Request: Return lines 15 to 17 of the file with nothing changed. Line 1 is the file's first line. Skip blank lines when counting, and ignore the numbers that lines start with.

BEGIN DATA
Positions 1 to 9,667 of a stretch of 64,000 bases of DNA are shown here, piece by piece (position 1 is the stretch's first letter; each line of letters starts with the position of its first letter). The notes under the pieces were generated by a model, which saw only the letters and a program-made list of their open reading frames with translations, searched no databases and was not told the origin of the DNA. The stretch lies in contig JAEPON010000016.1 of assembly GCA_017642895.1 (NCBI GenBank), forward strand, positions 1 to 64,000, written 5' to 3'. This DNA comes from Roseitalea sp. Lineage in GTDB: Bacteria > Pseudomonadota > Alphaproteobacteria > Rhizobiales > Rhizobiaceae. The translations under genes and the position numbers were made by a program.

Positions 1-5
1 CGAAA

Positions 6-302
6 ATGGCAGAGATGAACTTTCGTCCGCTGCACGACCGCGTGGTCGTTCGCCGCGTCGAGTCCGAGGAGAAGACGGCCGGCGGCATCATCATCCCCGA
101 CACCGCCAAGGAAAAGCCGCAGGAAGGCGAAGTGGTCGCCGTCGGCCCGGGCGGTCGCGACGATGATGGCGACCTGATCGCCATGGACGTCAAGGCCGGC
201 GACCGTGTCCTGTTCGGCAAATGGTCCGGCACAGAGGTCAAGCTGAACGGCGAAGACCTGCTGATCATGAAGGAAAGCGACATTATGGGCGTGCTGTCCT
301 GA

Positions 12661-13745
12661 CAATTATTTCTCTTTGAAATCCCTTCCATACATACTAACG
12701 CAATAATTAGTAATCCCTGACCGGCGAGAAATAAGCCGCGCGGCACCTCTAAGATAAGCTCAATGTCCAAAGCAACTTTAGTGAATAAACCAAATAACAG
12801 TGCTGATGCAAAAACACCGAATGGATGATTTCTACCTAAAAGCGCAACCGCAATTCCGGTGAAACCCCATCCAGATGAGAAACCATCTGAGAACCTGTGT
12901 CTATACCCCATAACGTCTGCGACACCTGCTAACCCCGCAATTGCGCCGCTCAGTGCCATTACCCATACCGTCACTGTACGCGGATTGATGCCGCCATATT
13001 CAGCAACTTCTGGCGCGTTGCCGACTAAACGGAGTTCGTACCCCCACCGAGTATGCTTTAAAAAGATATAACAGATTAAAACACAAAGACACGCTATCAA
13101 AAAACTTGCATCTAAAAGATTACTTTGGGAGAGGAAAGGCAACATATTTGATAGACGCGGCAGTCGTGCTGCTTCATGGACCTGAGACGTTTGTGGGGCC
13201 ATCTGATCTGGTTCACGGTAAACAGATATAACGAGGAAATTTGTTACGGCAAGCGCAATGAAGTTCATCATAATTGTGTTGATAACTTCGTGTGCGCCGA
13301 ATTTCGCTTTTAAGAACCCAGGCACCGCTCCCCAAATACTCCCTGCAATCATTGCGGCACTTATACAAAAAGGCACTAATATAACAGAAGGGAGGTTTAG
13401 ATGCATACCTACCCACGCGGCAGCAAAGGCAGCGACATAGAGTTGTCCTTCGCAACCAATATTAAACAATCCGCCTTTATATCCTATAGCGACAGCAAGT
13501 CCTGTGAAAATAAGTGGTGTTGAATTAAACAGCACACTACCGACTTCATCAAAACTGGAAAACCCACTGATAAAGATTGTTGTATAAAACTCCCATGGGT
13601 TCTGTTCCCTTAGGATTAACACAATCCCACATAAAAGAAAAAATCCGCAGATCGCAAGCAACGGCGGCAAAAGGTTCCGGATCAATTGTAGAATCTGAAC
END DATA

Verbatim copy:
13101 AAAACTTGCATCTAAAAGATTACTTTGGGAGAGGAAAGGCAACATATTTGATAGACGCGGCAGTCGTGCTGCTTCATGGACCTGAGACGTTTGTGGGGCC
13201 ATCTGATCTGGTTCACGGTAAACAGATATAACGAGGAAATTTGTTACGGCAAGCGCAATGAAGTTCATCATAATTGTGTTGATAACTTCGTGTGCGCCGA
13301 ATTTCGCTTTTAAGAACCCAGGCACCGCTCCCCAAATACTCCCTGCAATCATTGCGGCACTTATACAAAAAGGCACTAATATAACAGAAGGGAGGTTTAG